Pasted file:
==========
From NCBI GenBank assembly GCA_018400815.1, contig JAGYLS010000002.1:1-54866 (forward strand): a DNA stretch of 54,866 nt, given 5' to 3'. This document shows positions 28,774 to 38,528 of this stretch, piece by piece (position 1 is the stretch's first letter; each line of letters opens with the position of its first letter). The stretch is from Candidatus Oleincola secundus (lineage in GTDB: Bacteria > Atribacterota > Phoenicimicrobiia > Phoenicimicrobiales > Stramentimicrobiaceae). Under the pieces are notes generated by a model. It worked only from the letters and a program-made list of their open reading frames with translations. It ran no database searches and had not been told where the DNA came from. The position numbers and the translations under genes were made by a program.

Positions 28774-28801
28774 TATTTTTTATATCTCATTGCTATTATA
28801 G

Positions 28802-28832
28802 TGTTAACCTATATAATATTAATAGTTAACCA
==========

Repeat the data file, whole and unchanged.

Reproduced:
From NCBI GenBank assembly GCA_018400815.1, contig JAGYLS010000002.1:1-54866 (forward strand): a DNA stretch of 54,866 nt, given 5' to 3'. This document shows positions 28,774 to 38,528 of this stretch, piece by piece (position 1 is the stretch's first letter; each line of letters opens with the position of its first letter). The stretch is from Candidatus Oleincola secundus (lineage in GTDB: Bacteria > Atribacterota > Phoenicimicrobiia > Phoenicimicrobiales > Stramentimicrobiaceae). Under the pieces are notes generated by a model. It worked only from the letters and a program-made list of their open reading frames with translations. It ran no database searches and had not been told where the DNA came from. The position numbers and the translations under genes were made by a program.

Positions 28774-28801
28774 TATTTTTTATATCTCATTGCTATTATA
28801 G

Positions 28802-28832
28802 TGTTAACCTATATAATATTAATAGTTAACCA